115

I see Kotlin has a List<out E> collection and I was wondering about different ways to initialize one. In Java, I could write:

List<String> geeks = Arrays.asList("Fowler", "Beck", "Evans");

How can I achieve the same in Kotlin?

1

7 Answers 7

173

listOf top-level function to the rescue:

val geeks = listOf("Fowler", "Beck", "Evans")
4
  • 14
    Calling listOf without any parameter gets you an empty list, or just call emptyList to make it more readable.
    – frogcoder
    Jun 14, 2016 at 14:50
  • 4
    There's also arrayListOf
    – Greg T
    Oct 8, 2017 at 22:06
  • Is it mutable for later modification? Feb 19, 2020 at 14:42
  • 1
    @IgorGanapolsky The returned type is a read-only List<T>, so one shouldn't assume that it is mutable.
    – Ilya
    Feb 19, 2020 at 15:51
30

Both the upvoted answers by Ilya and gmariotti are good and correct. Some alternatives are however spread out in comments, and some are not mentioned at all.

This answer includes a summary of the already given ones, along with clarifications and a couple of other alternatives.

Immutable lists (List)

Immutable, or read-only lists, are lists which cannot have elements added or removed.

  • As Ilya points out, listOf() often does what you want. This creates an immutable list, similar to Arrays.asList in Java.
  • As frogcoder states in a comment, emptyList() does the same, but naturally returns an empty list.
  • listOfNotNull() returns an immutable list excluding all null elements.

Mutable lists (MutableList)

Mutable lists can have elements added or removed.

  • gmariotti suggests using mutableListOf(), which typically is what you want when you need to add or remove elements from the list.
  • Greg T gives the alternative, arrayListOf(). This creates a mutable ArrayList. In case you really want an ArrayList implementation, use this over mutableListOf().
  • For other List implementations, which have not got any convenience functions, they can be initialized as, for example, val list = LinkedList<String>(). That is simply create the object by calling its constructor. Use this only if you really want, for example, a LinkedList implementation.
1
  • Just an addition: I need often a mutable list with a generic type parameter. val mutableList = mutableListOf<T>()with <String> or another class as type parameter. Sep 20, 2021 at 5:30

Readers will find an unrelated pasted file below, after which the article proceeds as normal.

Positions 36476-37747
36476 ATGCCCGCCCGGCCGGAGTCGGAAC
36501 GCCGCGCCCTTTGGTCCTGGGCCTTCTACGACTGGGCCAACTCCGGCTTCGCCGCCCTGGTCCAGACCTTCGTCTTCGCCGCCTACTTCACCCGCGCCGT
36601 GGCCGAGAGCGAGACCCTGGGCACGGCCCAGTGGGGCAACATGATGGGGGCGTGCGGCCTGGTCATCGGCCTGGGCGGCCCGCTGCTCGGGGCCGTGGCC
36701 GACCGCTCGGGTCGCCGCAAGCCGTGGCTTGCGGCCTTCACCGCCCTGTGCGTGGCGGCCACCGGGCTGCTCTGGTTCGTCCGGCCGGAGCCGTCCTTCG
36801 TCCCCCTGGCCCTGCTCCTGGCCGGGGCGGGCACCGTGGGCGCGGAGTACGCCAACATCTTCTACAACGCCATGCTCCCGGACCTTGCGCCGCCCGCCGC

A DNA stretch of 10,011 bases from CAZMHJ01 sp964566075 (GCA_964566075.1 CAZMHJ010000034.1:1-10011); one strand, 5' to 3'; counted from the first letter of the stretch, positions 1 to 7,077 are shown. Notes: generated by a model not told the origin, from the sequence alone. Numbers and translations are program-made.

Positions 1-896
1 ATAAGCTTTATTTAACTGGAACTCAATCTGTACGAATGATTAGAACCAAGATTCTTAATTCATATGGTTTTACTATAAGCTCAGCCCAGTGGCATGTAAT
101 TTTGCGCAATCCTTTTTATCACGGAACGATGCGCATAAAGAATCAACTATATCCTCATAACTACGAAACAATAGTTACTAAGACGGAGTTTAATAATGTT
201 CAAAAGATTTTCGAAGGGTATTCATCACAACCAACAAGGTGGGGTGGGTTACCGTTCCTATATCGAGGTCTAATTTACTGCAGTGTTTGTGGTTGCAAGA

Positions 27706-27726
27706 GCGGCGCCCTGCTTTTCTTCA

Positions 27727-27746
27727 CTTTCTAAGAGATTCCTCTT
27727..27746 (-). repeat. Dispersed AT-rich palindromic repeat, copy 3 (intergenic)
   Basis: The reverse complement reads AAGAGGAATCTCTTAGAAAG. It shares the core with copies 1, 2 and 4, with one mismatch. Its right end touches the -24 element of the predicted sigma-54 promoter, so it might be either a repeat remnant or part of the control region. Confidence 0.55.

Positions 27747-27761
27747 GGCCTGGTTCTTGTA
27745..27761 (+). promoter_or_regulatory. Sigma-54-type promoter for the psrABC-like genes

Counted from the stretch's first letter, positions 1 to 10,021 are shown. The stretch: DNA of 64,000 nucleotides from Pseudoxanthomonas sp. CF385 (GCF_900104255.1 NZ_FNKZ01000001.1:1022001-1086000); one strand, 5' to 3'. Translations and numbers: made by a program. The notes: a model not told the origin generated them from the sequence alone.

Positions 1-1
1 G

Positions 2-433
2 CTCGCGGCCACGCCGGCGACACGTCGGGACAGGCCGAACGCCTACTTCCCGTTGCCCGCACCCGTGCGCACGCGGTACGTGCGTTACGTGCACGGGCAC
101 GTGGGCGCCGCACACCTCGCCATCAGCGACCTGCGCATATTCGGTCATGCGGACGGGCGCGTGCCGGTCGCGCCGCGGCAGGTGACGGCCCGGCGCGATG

17

Just for adding more info, Kotlin offers both immutable List and MutableList that can be initialized with listOf and mutableListOf. If you're more interested in what Kotlin offers regarding Collections, you can go to the official reference docs at Collections.

10

Let me explain some use-cases : let's create an immutable(non changeable) list with initializing items :

val myList = listOf("one" , "two" , "three")

let's create a Mutable (changeable) list with initializing fields :

val myList = mutableListOf("one" , "two" , "three")

Let's declare an immutable(non changeable) and then instantiate it :

lateinit var myList : List<String>
// and then in the code :
myList = listOf("one" , "two" , "three")

And finally add some extra items to each :

val myList = listOf("one" , "two" , "three")
myList.add() //Unresolved reference : add, no add method here as it is non mutable 

val myMutableList = mutableListOf("one" , "two" , "three")
myMutableList.add("four") // it's ok 
6

In this way, you can initialize the List in Kotlin

val alphabates : List<String> = listOf("a", "b", "c")
0
2

There is one more way to build a list in Kotlin that is as of this writing in the experimental state but hopefully should change soon.

inline fun <E> buildList(builderAction: MutableList<E>.() -> Unit): List<E>

Builds a new read-only List by populating a MutableList using the given builderAction and returning a read-only list with the same elements.

Example:

val list = buildList {
    testDataGenerator.fromJson("/src/test/resources/data.json").forEach {
        add(dao.insert(it))
    }
}

For further reading check the official doc.

1

If you want to initialize without type:

var temp: ArrayList<String> = ArrayList()

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